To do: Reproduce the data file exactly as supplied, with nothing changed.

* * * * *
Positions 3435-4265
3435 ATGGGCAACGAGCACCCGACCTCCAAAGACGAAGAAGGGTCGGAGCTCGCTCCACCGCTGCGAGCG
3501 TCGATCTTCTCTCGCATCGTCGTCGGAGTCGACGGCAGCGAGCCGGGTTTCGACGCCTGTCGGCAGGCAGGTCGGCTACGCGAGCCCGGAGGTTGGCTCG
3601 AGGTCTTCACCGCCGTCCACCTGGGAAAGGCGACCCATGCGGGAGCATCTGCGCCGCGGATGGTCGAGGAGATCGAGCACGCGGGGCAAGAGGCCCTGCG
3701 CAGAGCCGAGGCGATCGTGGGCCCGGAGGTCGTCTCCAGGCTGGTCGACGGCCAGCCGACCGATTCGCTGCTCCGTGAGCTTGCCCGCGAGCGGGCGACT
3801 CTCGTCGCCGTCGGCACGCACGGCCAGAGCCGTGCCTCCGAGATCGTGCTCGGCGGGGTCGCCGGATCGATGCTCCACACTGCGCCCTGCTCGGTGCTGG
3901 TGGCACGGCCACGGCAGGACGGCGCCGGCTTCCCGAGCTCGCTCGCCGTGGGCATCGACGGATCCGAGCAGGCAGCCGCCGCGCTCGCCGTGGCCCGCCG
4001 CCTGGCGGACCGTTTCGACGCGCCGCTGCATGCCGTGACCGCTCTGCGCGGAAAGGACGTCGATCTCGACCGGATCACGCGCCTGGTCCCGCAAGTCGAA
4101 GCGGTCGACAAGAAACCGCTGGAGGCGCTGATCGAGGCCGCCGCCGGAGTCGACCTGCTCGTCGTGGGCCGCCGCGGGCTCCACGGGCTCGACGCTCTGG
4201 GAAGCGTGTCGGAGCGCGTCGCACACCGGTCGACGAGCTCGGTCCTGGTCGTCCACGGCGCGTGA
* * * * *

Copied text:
Positions 3435-4265
3435 ATGGGCAACGAGCACCCGACCTCCAAAGACGAAGAAGGGTCGGAGCTCGCTCCACCGCTGCGAGCG
3501 TCGATCTTCTCTCGCATCGTCGTCGGAGTCGACGGCAGCGAGCCGGGTTTCGACGCCTGTCGGCAGGCAGGTCGGCTACGCGAGCCCGGAGGTTGGCTCG
3601 AGGTCTTCACCGCCGTCCACCTGGGAAAGGCGACCCATGCGGGAGCATCTGCGCCGCGGATGGTCGAGGAGATCGAGCACGCGGGGCAAGAGGCCCTGCG
3701 CAGAGCCGAGGCGATCGTGGGCCCGGAGGTCGTCTCCAGGCTGGTCGACGGCCAGCCGACCGATTCGCTGCTCCGTGAGCTTGCCCGCGAGCGGGCGACT
3801 CTCGTCGCCGTCGGCACGCACGGCCAGAGCCGTGCCTCCGAGATCGTGCTCGGCGGGGTCGCCGGATCGATGCTCCACACTGCGCCCTGCTCGGTGCTGG
3901 TGGCACGGCCACGGCAGGACGGCGCCGGCTTCCCGAGCTCGCTCGCCGTGGGCATCGACGGATCCGAGCAGGCAGCCGCCGCGCTCGCCGTGGCCCGCCG
4001 CCTGGCGGACCGTTTCGACGCGCCGCTGCATGCCGTGACCGCTCTGCGCGGAAAGGACGTCGATCTCGACCGGATCACGCGCCTGGTCCCGCAAGTCGAA
4101 GCGGTCGACAAGAAACCGCTGGAGGCGCTGATCGAGGCCGCCGCCGGAGTCGACCTGCTCGTCGTGGGCCGCCGCGGGCTCCACGGGCTCGACGCTCTGG
4201 GAAGCGTGTCGGAGCGCGTCGCACACCGGTCGACGAGCTCGGTCCTGGTCGTCCACGGCGCGTGA